•  On Saturday (I think), they close down a street and hold a paella cook-off  for teenage couples.   This is my favorite event, but they have many other activities around the city.  Each couple is provided identical ingredients and dry wood to cook their paella over an open fire.  Relatives of all ages – mostly grandmothers – shout instructions and encouragement (“more salt” . . . “less oil” . . . “the fire is too hot!”) as these chefs-in-love roll out their culinary masterpieces. A trio of judges picks the winners and spectators are encouraged to sample the paellas.  It was a revelation to discover the disparity in outcomes with cooks using exactly the same ingredients.  Most were tolerable – but hardly great – and a few were largely inedible.   In any event, it was great to see these young culinary talents doing their best to produce the Valencia paella.
  • At the end of the festival, the Fallas are burnt to the ground in a great orgy of fire.

Paella originally comes from Valencia.  Traditionally, this exceptional rice dish contained no shellfish, and most purists believe that a “real” paella should include only chicken or duck or rabbit or some combination of the three.  If properly prepared, the traditional paella is exceptional, but most “contemporary” dishes feature a variety of shellfish.  In a recent New York Times article, Mark Bitman correctly referred to paella as “rice with things.” Sadly, most people don’t know how to prepare a paella as I watched Martha Stewart butcher it on national TV.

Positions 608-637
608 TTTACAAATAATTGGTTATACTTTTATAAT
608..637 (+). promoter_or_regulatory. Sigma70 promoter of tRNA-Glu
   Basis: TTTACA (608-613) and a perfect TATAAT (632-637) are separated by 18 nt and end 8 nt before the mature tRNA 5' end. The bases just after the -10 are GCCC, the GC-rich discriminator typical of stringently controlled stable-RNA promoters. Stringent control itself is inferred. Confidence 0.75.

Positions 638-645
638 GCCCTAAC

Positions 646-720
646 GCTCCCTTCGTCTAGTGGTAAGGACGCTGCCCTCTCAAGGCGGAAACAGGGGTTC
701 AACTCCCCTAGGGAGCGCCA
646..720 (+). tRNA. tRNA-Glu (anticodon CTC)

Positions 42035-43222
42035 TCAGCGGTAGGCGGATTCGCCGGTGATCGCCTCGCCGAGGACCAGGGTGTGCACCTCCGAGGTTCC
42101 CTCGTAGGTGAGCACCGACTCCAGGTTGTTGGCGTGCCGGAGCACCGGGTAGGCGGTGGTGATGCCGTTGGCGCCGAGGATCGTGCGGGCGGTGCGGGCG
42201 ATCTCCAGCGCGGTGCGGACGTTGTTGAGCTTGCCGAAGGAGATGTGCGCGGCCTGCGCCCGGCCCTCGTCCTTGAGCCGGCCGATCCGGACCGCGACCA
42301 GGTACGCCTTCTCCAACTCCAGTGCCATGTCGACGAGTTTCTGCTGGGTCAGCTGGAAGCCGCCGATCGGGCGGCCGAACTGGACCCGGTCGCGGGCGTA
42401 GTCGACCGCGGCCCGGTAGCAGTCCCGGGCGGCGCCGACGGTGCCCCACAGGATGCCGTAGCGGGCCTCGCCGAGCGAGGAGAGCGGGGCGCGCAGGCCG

There are hundreds of variations of paella and I would be foolish to suggest that one recipe is better than another.  Nevertheless, there are some characteristics that I consider essential in a well-cooked paella:

  • A paella tastes better over a wood fire.  Failing that, the use of a BBQ grill (make sure you have two) is generally a reliable substitute.
  • Always cook the chorizo in the oil before adding the chicken.  Unless you are a vegetarian, chorizo adds much of the flavor to the rice.
  • Depending on what broth you use (chicken or fish or vegetable base) you should make sure it is hot (just under boiling) I recommend adding it in two or three large batches to give it time to be incorporated into the rice.
  • MOST IMPORTANTLY:  The broth must be entirely boiled off – it is almost impossible to burn it.  The broth should be fully incorporated into the rice.  When the bottom of the paella dish is mostly dry (i.e. no surplus liquid), reduce or eliminate the heat, and cover for about 20 minutes.  Ideally, there should be a slight crust on the bottom of the pan.   Personally, I prefer to saute the rice first like you would in a risotto, but the Spanish Zen Master brings the broth to nice boil and then adds the rice.  Certainly, a lot easier.  Notice how the “crusted” rice hangs on the spoon in the video.  That is the ideal consistency for a perfectly cooked paella.

Found below is a video from Mario Batali’s On the Road which demonstrates how an authentic paella is made (fish since Gwyneth is a vegetarian).  The video is in Spanish, but pretty easy to follow;


It’s best to eat paella in Valencia, but give it a go with this lovely instructional video from Mario.